Although the brief states that U.S. District Judge Robert J. Shelby did not give “proper deference to the choice of Utah’s citizens” when he struck down the ban in the December 20, 2013 ruling, the primary basis of the state’s 120-page argument focuses on the contention that the optimal environment for raising children is with a mother and father.
“Maintaining the man-woman definition helps prevent further erosion of the traditional concept of marriage as being principally a child-centered institution,” state attorneys wrote, “one focused first and foremost on the welfare of children rather than the emotional interests of adults.”
Attorneys for the three same-sex couples who sued Utah have until Feb. 25, 2014 to respond.
The brief is the first step in the process that leads to an April 10, 2014 hearing before the Denver-based 10th U.S. Circuit Court of Appeals. The court at that time will rule if it agrees with the federal judge in Utah who overturned the 2004-voter passed ban on the basis that it violated same-sex couples’ rights to due process and equal protection under the 14th Amendment.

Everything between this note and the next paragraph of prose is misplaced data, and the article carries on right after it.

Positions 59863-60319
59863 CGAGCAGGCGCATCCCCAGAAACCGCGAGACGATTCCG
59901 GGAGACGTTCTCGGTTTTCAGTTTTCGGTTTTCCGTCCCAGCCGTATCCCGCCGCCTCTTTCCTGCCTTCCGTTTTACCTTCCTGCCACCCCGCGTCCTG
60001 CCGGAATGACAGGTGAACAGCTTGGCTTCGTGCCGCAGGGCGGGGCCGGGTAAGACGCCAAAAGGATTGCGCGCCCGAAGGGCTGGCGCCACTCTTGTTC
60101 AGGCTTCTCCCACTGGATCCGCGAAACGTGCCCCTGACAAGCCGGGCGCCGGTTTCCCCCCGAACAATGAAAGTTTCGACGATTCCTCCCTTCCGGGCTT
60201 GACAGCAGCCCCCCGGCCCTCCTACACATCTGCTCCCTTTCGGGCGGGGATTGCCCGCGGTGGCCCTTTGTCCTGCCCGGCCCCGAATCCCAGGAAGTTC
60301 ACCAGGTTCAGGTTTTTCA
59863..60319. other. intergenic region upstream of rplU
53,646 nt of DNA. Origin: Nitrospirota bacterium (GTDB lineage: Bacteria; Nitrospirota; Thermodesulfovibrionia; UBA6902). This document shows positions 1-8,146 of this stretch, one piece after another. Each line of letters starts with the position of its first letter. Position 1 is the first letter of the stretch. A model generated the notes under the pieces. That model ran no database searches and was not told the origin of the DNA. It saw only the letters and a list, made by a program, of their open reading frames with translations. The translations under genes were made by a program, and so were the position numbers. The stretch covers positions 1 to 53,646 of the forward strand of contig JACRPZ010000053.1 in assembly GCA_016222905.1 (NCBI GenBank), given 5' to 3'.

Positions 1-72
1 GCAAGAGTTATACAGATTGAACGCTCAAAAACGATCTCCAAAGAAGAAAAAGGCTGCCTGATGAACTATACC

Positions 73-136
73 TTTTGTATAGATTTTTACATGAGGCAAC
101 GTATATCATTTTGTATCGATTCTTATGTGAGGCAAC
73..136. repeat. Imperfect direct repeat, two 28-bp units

There were 1,400 gay couples married in Utah before the Supreme Court granted the stay last month. Utah Gov. Gary Herbert has instructed state agencies to stop granting benefits to the couples other than allowing them to file joint tax returns. U.S. Attorney General Eric Holder responded by saying the federal government will recognize the marriages and grant corresponding benefits.
The outcome of Utah’s appeal, if it reaches the U.S. Supreme Court, may see the high court rule on the constitutionality of bans on same-sex marriage that are in effect in most states.
At Stange Law Firm, PC we are aware of the current trends and happenings in family law. We will continue to keep you updated.
Source: Utah in Gay Marriage Filing: Kids Need Mom and Dad, Brady McCombs, Associated Press